Writer: M.R. James
Adapted by: Leah Moore, John Reppion
Illustrated by: Aneke, Kit Buss, Fouad Mezher, Alisdair Wood
Release Date: 27th October, 2016
Released to commemorate the 80th anniversary of his death, Ghost Stories of an Antiquary features four illustrated adaptations of short stories from acclaimed author M.R. James, widely considered to be the master of the English ghost story. Adapted by Leah Moore and John Reppion, the stories here run the horror gamut from ghosts to demons to witchcraft, each tale thriving by virtue of the author’s ability to establish an atmosphere of uncertainty and due to his fantastic turn of phrase throughout.
Impressively, Moore and Reppion leave the bulk of James’s original dialogue and description intact throughout all four stories, preserving the impact of the acclaimed author’s words as he narrates these unsettling tales. Yes, minor adjustments are made to the source material to better suit the sequential art format, but it’s a testament to the skill of the pair that the illustrated versions of these stories retain the same chilling impact as their prose counterparts.
The first story, Canon Alberic’s Scrap-book, summarises James’s distinctive style beautifully, with a wonderfully understated situation being given a gradually increasing sense of discomfort and horror as the story unfolds. It tells the tale of an English tourist and scholar who purchases a manuscript with a darkly demonic secret, and all the way through James lets the sense of unease fester with the sacristan’s unusual mannerisms and tone making it clear that all isn’t necessarily as it seems. The artwork, provided here by Aneke, is detailed and expressive, and her illustration of the payoff to the gradually escalating tension really hits home.
Up next we have Lost Hearts, which recounts the story of an orphan sent to live with his eccentric elderly cousin, only to make a series of grim discoveries about the true nature of his cousin’s alchemy experiments. James’s narrative is strong and the denouement is powerful, but I found the Manga-esque artwork of Kit Buss to be a little too lively and colourful for the tone of the story, which detracted somewhat from the reading experience.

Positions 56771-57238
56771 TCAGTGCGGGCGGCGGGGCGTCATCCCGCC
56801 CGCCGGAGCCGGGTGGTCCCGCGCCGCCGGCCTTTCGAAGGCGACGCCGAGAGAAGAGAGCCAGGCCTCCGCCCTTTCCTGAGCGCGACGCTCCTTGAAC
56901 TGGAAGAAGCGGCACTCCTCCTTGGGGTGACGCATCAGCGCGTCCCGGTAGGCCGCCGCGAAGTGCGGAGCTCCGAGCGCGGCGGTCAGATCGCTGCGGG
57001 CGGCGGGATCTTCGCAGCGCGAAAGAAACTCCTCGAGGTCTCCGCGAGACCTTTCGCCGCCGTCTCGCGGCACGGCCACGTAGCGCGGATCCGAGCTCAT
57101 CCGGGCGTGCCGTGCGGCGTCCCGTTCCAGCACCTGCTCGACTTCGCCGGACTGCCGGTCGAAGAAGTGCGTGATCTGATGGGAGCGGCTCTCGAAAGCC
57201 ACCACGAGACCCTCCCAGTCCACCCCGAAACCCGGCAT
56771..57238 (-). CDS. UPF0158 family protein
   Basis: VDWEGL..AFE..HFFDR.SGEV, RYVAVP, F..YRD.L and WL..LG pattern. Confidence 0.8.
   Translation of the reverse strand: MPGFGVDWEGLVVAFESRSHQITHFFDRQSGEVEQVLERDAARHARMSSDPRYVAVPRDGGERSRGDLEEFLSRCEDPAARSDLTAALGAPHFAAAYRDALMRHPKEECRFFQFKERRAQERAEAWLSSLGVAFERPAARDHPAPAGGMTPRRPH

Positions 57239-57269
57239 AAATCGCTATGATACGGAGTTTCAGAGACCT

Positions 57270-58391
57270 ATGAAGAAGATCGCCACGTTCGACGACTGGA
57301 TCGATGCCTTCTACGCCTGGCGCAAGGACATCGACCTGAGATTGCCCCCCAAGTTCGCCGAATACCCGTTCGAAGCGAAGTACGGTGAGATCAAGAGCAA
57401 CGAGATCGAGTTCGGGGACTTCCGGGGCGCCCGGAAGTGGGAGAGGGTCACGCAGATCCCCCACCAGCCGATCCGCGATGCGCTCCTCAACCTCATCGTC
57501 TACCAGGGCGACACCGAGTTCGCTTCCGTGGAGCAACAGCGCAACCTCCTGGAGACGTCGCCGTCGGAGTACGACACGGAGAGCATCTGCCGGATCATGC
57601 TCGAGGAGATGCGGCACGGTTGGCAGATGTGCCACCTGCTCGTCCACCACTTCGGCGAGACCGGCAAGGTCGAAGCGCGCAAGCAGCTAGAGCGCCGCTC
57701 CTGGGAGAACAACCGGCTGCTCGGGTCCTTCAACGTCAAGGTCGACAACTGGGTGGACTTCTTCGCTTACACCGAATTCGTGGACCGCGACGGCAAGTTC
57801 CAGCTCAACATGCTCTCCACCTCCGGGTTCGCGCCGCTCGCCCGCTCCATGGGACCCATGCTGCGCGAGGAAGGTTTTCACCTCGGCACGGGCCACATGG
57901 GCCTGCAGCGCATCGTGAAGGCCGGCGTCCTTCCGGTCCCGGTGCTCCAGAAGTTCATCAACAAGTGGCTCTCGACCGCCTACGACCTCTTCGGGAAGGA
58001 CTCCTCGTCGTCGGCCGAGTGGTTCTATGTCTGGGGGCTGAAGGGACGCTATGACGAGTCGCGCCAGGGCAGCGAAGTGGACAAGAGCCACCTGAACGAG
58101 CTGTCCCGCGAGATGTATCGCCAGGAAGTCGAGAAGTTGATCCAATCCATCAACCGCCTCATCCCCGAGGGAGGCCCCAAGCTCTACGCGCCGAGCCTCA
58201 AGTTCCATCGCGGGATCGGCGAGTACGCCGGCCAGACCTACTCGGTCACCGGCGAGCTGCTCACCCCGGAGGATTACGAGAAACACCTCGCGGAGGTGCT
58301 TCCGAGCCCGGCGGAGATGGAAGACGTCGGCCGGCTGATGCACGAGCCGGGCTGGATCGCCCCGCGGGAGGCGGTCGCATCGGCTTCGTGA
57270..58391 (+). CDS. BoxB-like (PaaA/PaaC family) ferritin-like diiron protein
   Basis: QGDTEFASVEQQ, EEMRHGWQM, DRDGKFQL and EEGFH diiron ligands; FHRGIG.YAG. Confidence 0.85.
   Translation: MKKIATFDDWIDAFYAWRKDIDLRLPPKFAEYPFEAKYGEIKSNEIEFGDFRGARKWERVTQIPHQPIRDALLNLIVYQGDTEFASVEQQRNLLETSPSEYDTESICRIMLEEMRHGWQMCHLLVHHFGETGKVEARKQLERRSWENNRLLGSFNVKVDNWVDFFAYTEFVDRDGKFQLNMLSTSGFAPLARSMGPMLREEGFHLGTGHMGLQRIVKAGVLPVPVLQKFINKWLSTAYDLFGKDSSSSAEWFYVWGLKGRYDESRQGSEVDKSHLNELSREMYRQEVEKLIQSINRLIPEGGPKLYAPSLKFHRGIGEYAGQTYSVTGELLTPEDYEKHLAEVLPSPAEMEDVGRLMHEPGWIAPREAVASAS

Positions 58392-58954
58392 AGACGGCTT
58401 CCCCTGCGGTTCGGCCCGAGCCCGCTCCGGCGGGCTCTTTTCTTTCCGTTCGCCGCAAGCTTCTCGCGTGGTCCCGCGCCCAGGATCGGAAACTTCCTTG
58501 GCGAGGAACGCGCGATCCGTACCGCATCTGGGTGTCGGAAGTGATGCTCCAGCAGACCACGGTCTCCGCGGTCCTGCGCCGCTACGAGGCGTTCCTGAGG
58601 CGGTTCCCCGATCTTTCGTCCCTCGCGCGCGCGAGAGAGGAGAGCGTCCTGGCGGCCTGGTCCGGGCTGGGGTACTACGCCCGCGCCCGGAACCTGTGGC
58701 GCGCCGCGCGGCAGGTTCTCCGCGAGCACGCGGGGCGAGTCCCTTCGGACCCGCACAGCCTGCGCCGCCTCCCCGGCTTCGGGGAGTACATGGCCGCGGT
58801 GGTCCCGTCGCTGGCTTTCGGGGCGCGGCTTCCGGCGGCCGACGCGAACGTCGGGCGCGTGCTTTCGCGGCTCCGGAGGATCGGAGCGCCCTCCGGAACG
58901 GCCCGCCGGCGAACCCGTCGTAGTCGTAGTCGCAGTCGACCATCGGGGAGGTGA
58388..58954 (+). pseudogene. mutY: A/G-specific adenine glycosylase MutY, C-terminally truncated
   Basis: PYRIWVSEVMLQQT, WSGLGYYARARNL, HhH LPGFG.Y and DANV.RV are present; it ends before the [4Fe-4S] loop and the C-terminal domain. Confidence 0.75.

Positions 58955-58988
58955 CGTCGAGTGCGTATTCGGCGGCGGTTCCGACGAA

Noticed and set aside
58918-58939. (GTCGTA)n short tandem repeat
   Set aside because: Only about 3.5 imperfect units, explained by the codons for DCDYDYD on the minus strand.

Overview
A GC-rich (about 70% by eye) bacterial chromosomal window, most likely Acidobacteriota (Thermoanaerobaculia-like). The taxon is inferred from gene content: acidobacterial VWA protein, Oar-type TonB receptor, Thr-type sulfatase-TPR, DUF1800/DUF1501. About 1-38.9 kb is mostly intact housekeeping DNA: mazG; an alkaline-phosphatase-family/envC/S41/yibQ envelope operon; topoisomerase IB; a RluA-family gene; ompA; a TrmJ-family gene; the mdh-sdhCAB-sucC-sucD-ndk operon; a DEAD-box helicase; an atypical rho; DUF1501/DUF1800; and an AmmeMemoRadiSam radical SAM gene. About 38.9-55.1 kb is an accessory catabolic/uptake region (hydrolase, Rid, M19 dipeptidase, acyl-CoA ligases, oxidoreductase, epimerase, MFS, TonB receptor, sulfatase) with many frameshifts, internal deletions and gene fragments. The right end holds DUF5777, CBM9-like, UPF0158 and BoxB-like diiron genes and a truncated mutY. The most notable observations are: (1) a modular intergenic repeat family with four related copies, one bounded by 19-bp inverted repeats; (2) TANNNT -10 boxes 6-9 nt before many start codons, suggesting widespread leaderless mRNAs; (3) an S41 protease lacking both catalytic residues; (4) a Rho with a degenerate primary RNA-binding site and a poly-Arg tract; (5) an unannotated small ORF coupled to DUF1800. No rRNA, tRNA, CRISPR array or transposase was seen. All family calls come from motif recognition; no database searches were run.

The Mezzotint, featuring artwork by Fouad Mezher, is the story which impressed me most in this collection, providing a wonderfully understated dose of horror centered around a painting which gradually appears to be changing, playing out a grim scene in a series of chilling moments. Mezher’s wonderfully stylised, heavily-inked style works incredibly well to emphasise the grim, matter-of-fact tone of James’s words, and the straightforward colour palette made up of just yellows and blues helps draw the eye to the shadowy corners as the story unfolds. As perfect an example of James’s distinctive style of horror as you could hope for, with the tense, unsettling atmosphere removing the need for any overblown gory visuals.
And finally, The Ash-tree weaves the tale of an inherited house which bears a supernatural curse, and showcases the always impressive artwork of Alisdair Wood. Wood’s distinctive style works well to underscore the skin-crawling nature of the curse, and his cracked, scratchy linework gives everything a dated, haunted aesthetic. A strong way to finish the collection, and yet another example of James skilfully structuring a story around the skillful implementation of a basic primal fear.
Overall, while the artwork compliments the stories to differing degrees throughout the collection, the unquestioned brilliance of the author guarantees that at least one of the stories here will creep into your subconscious and burrow in, waiting to manifest itself at a later date. And while the prospect of adapting such a descriptive prose style into a sequential art format may be fairly daunting to some, Moore, Reppion and their assembled artistic talent have proved to be more than equal to the task here. Highly recommended.
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